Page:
"Phishing" threats, which are attempts to steal financial and personal data from computer users via e-mail, accounted for one in every 119 e-mail messages processed during the last half of 2005, for an average of 7.92 million phishing attempts per day. That is an increase over the first half of 2005, when one in every 125 messages constituted a phishing attempt.

Such e-mails often appear to have come from a user's financial institution and urge the victim to update their account information on the firm's Web site. Because these e-mails direct users to scam Web sites, where the user's information is collected for criminal purposes, phishing counts as a Web-based attack, Weafer said.

The good news is that consumers can protect themselves, Weafer said. As consumers become more educated, the chances that they'll suffer from a cybercrime attack declines, he added. And most of the preventative measures haven't changed.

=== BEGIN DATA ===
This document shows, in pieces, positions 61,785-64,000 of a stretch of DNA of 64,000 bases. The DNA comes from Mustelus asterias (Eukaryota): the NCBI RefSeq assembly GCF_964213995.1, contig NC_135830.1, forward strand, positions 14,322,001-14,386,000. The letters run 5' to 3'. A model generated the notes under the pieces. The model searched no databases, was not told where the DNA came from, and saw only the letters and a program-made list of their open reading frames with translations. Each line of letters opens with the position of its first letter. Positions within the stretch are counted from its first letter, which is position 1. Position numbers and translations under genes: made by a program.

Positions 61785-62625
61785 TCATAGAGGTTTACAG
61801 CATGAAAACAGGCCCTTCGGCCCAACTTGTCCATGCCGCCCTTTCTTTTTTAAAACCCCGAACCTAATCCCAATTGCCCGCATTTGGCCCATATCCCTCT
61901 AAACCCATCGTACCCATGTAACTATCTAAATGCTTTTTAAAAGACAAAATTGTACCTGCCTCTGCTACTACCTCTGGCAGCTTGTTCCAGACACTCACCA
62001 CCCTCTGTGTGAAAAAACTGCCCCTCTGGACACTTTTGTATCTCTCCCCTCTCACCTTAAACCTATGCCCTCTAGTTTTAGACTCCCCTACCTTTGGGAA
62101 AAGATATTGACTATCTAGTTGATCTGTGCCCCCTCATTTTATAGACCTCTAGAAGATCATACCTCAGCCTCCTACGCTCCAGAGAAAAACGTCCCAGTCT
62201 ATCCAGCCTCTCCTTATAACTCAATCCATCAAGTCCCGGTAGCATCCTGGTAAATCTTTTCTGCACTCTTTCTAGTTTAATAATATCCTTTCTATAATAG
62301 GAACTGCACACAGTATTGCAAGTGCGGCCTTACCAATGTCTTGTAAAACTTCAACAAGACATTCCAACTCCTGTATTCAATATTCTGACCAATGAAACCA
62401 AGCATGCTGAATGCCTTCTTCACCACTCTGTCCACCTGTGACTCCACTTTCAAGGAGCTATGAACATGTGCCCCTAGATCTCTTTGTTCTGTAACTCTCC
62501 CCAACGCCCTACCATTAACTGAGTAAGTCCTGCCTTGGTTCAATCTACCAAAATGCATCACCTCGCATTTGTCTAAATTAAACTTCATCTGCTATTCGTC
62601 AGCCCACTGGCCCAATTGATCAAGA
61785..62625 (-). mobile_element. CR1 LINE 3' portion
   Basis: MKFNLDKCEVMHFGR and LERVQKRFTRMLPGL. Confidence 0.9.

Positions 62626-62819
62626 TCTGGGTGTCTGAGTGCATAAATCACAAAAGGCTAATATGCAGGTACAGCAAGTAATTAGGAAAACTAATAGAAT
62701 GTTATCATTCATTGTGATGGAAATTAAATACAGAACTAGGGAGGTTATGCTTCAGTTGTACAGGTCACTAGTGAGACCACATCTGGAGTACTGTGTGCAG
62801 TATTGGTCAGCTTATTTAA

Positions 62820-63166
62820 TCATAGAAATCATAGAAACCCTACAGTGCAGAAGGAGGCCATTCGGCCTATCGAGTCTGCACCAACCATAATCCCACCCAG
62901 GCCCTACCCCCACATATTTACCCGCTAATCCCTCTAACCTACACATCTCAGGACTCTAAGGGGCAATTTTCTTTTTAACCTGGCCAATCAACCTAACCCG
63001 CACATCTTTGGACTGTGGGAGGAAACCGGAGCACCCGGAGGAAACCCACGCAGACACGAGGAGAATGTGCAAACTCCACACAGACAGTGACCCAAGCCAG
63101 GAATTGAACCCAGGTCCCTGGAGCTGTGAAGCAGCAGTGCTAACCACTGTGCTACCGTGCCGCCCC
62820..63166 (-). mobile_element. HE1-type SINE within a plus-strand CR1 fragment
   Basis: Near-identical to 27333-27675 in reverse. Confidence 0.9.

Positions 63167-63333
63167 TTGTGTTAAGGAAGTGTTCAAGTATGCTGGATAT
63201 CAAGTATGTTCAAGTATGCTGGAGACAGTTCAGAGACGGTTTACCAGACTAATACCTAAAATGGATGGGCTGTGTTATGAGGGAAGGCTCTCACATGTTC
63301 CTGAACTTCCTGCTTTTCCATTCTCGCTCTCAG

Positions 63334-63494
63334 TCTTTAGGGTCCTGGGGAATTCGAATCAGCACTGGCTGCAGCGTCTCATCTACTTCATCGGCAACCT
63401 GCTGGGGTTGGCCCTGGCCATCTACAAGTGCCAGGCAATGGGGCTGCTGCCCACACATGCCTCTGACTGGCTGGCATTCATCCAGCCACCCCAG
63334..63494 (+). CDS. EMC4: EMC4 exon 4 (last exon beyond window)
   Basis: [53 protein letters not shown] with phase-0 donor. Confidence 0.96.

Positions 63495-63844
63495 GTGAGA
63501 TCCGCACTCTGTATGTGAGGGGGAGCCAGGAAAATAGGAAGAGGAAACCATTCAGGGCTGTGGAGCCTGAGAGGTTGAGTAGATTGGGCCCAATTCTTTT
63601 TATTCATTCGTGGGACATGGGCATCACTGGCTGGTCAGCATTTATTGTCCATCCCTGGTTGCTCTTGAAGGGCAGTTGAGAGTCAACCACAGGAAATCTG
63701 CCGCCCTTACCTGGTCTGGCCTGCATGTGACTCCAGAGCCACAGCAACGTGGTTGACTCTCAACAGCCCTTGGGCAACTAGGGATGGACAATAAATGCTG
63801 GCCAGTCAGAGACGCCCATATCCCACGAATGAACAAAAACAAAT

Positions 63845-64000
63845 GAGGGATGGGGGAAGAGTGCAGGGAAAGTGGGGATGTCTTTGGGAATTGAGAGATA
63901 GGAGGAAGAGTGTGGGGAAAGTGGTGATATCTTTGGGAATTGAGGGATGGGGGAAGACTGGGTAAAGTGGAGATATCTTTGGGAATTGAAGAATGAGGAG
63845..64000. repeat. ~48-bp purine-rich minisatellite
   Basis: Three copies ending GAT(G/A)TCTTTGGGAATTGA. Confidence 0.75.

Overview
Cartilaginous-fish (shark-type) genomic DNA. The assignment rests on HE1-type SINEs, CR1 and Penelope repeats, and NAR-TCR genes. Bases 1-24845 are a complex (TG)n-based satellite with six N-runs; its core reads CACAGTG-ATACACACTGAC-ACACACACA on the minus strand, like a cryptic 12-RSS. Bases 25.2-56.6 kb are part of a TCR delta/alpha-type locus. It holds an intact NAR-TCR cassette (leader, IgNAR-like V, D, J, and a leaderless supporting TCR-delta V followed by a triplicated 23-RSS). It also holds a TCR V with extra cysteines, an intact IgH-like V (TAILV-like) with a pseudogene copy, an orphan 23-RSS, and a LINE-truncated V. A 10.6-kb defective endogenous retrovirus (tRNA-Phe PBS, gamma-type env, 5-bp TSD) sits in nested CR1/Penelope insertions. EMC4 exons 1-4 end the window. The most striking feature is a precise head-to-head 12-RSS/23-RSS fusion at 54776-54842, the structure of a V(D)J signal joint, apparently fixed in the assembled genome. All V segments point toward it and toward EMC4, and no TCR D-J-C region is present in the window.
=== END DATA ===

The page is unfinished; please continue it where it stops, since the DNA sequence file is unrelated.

"Stay away from dark alleys of Internet, and be careful what you download," he said. "There's no such thing as free software in many cases." He added that users should make sure they've downloaded the latest security patches for their operating system and software programs, and keep on top of their passwords.

Also, home users with multiple machines should be particularly careful, Weafer said. Frequently, one machine is often very well protected in a user's home, while another is not. That's particularly true of laptops, Weafer said. He also recommends that home users who have set up networks should make sure that network is secure, in part by setting and maintaining passwords.

Lobel of PricewaterhouseCoopers also recommends that consumers regularly check their bank and credit card statements for unauthorized charges.